FireEye is urging organizations to take precautions after suspected nation-state hackers breached the security vendor and stole its red team tools.
The massive cyber attack, which FireEye disclosed Tuesday, was perpetrated by "a nation with top-tier offensive capabilities," CEO Kevin Mandia wrote in a blog post. As part of the cyber attack, FireEye's red team tools were stolen, which, as a second post released Tuesday evening explained, are tools used in red teaming exercises to demonstrate the "impacts of successful attacks" for clients.
"The stolen tools range from simple scripts used for automating reconnaissance to entire frameworks that are similar to publicly available technologies such as CobaltStrike and Metasploit. Many of the Red Team tools have already been released to the community and are already distributed in our open-source virtual machine, CommandoVM," the latter blog post read. "Some of the tools are publicly available tools modified to evade basic security detection mechanisms. Other tools and frameworks were developed in-house for our Red Team."
FireEye said none of the tools contain zero-day exploits, utilizing instead "well-known and documented methods that are used by other red teams around the world." While they don't expect the threat actors' capabilities to greatly advance as a result of the attack, they are "doing everything it can to prevent such a scenario." One way the company is doing this is by offering a list of over 300 countermeasures for customers, which were posted to GitHub. FireEye also implemented various countermeasures into its own security products.
The GitHub countermeasure post lists 16 common vulnerabilities and exposures (CVEs) that FireEye recommends be addressed first to limit the effectiveness of the Red Team tools. The list includes the following:
- CVE-2019-11510 -- A critical arbitrary file disclosure vulnerability involving the Pulse Connect Secure VPN. It received a base Common Vulnerability Scoring System (CVSS) score of 10.
- CVE-2020-1472 -- The "Netlogon Elevation of Privilege Vulnerability," a critical elevation of privilege vulnerability, received CVSS base score of 10.
- CVE-2018-13379 -- An improper limitation of a pathname to a restricted directory in Fortinet SSL VPN, rated a 9.8 CVSS score.
- CVE-2018-15961 -- The unrestricted file upload vulnerability affects Adobe ColdFusion. Successful exploitation could lead to arbitrary code execution. It received a base CVSS score of 9.8.
- CVE-2019-0604 -- A critical remote code execution vulnerability in Microsoft SharePoint that received a 9.8 CVSS score.
- CVE-2019-0708 -- The critical remote code execution vulnerability in remote desktop services received a 9.8 CVSS score.
- CVE-2019-11580 -- The Atlassian crowd remote code execution vulnerability rated a 9.8 CVSS score.
- CVE-2019-19781 -- A remote code execution issue discovered in Citrix Application Delivery Controller (ADC) allows for directory traversal. It scored a 9.8 CVSS rating.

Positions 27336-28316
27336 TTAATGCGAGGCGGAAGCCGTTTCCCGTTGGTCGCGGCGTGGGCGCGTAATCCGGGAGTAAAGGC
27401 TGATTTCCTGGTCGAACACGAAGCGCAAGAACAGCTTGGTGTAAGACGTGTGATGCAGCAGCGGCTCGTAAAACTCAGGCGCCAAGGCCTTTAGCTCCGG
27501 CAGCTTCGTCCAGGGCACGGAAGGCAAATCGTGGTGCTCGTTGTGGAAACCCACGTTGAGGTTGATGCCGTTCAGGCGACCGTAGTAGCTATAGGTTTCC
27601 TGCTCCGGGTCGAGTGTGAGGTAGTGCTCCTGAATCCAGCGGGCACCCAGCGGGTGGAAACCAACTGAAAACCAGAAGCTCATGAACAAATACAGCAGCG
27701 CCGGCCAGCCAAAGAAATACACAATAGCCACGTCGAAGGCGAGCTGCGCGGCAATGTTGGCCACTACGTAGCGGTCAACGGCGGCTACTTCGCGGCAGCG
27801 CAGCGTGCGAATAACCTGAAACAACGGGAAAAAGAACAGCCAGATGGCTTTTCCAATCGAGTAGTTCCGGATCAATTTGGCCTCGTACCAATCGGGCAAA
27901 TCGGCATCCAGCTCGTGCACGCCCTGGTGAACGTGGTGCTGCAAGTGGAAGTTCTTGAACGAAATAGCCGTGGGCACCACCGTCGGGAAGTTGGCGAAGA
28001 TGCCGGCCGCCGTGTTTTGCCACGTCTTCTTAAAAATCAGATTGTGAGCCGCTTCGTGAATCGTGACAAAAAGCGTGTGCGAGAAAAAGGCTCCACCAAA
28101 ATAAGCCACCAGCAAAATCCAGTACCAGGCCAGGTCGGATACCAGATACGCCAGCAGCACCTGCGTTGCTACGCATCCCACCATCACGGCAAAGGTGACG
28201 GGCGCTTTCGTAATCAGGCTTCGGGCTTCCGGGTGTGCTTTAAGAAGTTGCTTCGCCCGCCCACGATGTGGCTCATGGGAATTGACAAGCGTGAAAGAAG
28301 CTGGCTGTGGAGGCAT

- CVE-2020-10189 -- Allows for remote code execution in Zoho ManageEngine Desktop Central and rated a CVSS score of 9.8.
- CVE-2014-1812 -- A local escalation of privilege vulnerability in Windows. It scored a 9.0 CVSS score.
- CVE-2019-3398 -- The confluence authenticated remote code execution vulnerability received a CVSS score of 8.8.
- CVE-2020-0688 -- A remote command execution vulnerability in Microsoft Exchange. It received a CVSS score of 8.8.
- CVE-2016-0167 -- The local privilege escalation vulnerability affects older versions of Microsoft Windows and received a CVSS score of 7.8.
- CVE-2017-11774 -- A remote code execution vulnerability in Microsoft Outlook, otherwise known as the "Microsoft Outlook Security Feature Bypass Vulnerability." It scored a 7.8 CVSS rating.
- CVE-2018-8581 -- The elevation of privilege vulnerability in Microsoft Exchange received a CVSS score of 7.4.
- CVE-2019-8394 -- Allows remote attackers to upload arbitrary files to ZoHo ManageEngine ServiceDesk Plus via login page customization. It received a CVSS score of 6.5.
In addition to the CVEs, FireEye released detection rules and signatures for publicly available resources including Yara, Snort, ClamAV and HXIOC in order to help organizations detect and block any usage of the red team tools. FireEye noted some of the rules will be effective with minimal tuning, while others will require changes to match specific user environments.
While the compromised testing tools appear to be the major impact of the attack, Mandia noted that the attacker "primarily sought information related to certain government customers." He also said the highly-skilled threat actors specifically targeted FireEye, but that it appears no customer data was stolen.
"While the attacker was able to access some of our internal systems, at this point in our investigation, we have seen no evidence that the attacker exfiltrated data from our primary systems that store customer information from our incident response or consulting engagements, or the metadata collected by our products in our dynamic threat intelligence systems. If we discover that customer information was taken, we will contact them directly," Mandia wrote.
Concluding the post, Mandia said, "We have learned and continue to learn more about our adversaries as a result of this attack, and the greater security community will emerge from this incident better protected. We will never be deterred from doing what is right."
Security news writer Arielle Waldman contributed to this report.